His personal life was one of great tragedy during this period. His beloved wife died, and six months later his son James Michael, Jr., died also. Five of his family members were now dead, including the twins, and his daughter Dorothea, who had died six years earlier.
From his position as Mayor of Boston, he again ran for governor of Massachusetts, this time against Republican Gaspar G. Bacon. Mayor Curley's record in Boston was good. He kept the people working. On his second try, James Michael became governor of Massachusetts.
His two years as governor have been chronicled as having produced some phenomenal successes. One of his better legacies as governor was the establishment of one of the most efficient tax departments in the country.
In 1936, James Michael Curley was defeated for the United States Senate seat by Henry Cabot Lodge, Jr.
In 1937, prior to leaving the governor's office, James M. Curley married Gertrude Casey Dennis. That same year, 1937, he was defeated in his next bid for Mayor of Boston by young Maurice J. Tobin of Mission Hill, Roxbury. The defeat was bitter, for Maurice Tobin had learned the art of politics from the great James Michael.
Mr. Curley gained the Democratic nomination for governor in 1938, but lost the election to Republican Leverett Saltonstall. He later ran for Congress and won, serving from 1943 to 1946.
Again he returned to Boston as mayor in 19,15, with the great support of Boston's voters.
James Michael Curley died on November 12, 1958. His body was viewed by thousands in the rotunda of the State House. His final resting place is in Calvary Cemetery, Dorchester, Mass.
CURLEY, James Michael, ex-governor, ex-mayor, 4 times, ex-congressman, Boston, Massachusetts, November 20, 1874. Michael and Sarah (Clancy); public grammar and high schools, Boston. Mary E. Herlihy, June 27, 1906, second, Mrs. Gertrude M. Dennis, January 7, 1937. Real estate and insurance business since 1902. Member Curley Brothers, Trustee, Hibernian Savings Bank President, 1919-1938. Curley Luck Gold Mining Company.
Member, Boston Common Council, 1900-1901; Massachusetts House of Representatives, 1902- 1903; Board of Aldermen, 1904- 1909; member, Boston City Council, 1910-1911; member Sixty-second and Sixty-third Congresses, 1911-1915, Twelfth District. Resigned February 2, 1914, after assuming office as mayor of Boston. Mayor of Boston, 1914-1917; reelected for terms 1922-1925, and 1930-1933. Governor of Commonwealth of Massachusetts for term 1935-1936; member of Seventy-eighth and Seventy-ninth Congresses, 1943- 1945, Eleventh Massachusetts District. Elected mayor of Boston, 1945, for term 1946-1949.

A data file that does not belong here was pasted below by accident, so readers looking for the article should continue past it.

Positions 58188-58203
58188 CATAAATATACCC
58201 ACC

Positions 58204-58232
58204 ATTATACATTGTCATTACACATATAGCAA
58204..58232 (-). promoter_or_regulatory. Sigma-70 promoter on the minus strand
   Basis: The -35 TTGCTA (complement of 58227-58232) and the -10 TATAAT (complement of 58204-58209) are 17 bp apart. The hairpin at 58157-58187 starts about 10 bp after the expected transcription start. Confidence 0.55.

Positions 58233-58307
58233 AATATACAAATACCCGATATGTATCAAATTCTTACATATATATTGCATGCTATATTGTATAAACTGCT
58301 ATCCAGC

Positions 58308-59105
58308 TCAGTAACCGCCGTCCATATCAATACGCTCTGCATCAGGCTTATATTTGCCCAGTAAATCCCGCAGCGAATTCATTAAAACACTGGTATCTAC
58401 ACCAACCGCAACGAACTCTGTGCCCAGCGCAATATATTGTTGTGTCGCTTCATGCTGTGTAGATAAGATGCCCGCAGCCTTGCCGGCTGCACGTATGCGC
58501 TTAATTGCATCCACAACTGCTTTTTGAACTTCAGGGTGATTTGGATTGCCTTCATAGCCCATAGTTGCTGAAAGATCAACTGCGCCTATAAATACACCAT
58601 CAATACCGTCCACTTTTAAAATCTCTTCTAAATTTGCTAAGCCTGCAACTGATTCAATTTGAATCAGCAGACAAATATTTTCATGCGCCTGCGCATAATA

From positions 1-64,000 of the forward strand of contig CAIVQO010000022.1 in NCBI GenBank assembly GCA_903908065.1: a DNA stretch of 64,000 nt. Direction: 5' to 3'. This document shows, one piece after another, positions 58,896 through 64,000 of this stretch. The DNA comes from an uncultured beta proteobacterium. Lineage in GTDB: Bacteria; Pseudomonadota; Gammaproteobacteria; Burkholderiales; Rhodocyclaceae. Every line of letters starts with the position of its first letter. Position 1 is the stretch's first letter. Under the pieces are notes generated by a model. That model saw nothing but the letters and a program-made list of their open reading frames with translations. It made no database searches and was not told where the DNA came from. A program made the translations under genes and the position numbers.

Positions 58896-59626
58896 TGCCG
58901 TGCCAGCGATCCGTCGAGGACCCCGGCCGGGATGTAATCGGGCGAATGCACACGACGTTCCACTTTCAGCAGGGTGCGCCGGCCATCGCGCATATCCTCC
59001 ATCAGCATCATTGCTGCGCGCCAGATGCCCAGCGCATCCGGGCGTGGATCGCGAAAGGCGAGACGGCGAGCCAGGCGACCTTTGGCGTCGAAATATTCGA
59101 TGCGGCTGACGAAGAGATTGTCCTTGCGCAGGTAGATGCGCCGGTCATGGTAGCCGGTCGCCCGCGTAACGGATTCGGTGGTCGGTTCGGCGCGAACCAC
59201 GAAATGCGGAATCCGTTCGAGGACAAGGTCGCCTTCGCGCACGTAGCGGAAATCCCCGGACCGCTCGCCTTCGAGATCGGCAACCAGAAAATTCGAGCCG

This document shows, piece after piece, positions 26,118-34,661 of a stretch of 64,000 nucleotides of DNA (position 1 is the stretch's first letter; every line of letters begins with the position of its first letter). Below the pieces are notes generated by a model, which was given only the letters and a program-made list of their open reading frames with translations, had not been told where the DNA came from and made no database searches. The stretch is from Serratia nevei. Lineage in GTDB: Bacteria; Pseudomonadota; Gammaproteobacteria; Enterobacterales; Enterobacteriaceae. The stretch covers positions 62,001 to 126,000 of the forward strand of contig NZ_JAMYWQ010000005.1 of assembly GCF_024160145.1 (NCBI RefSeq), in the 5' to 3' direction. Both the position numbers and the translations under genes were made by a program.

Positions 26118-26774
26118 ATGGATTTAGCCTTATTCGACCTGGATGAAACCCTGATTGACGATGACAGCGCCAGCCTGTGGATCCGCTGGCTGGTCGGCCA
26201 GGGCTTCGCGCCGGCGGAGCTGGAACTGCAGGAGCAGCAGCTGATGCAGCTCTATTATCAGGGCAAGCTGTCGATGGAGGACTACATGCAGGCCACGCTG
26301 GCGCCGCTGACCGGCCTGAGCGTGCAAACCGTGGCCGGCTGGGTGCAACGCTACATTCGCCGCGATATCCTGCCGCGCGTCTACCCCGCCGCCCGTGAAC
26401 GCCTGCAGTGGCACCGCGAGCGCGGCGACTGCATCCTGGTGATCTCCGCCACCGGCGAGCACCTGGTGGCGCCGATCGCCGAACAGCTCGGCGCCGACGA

Honorary LL.D. from Suffolk Law School, 1935; decorated with Order of Rising Sun, Japan; Order of St. Sophia (Serbia) ; Order of the Commendator of Crown of Italy; recipient of Medal of Gratitude (France).
President of United States Conference of Mayors, 1932-1933; honorary member, University Club; Ancient and Honorable Artillery Company; Board of Governors, Boston City Club; member, Knights of Columbus, Benevolent and Protective Order of Elks, Loyal Order of Moose, Ancient Order of Hibernians, Massachusetts Catholic Order of Foresters, Fraternal Order of Eagles.
Democratic National Commiteeman, 1938-1958.
Taken from "Boston's 45 Mayors from John Phillips to Kevin H. White," City Record, Boston, 1979.
Found in 14 Collections and/or Records:
"Boston Salutes the American Legion: Addresses by Honorable James Michael Curley, Mayor of Boston", 1930
Photographs and other images collected by the Boston Landmarks Commission for reference use and for publications as well as photographs taken by the Landmarks Commission documenting their work and city neighborhoods.
Includes two compilation volumes of addresses from 1822-1867 and printed copies of annual and inaugural addresses of the Mayor from 1824-1980 with gaps.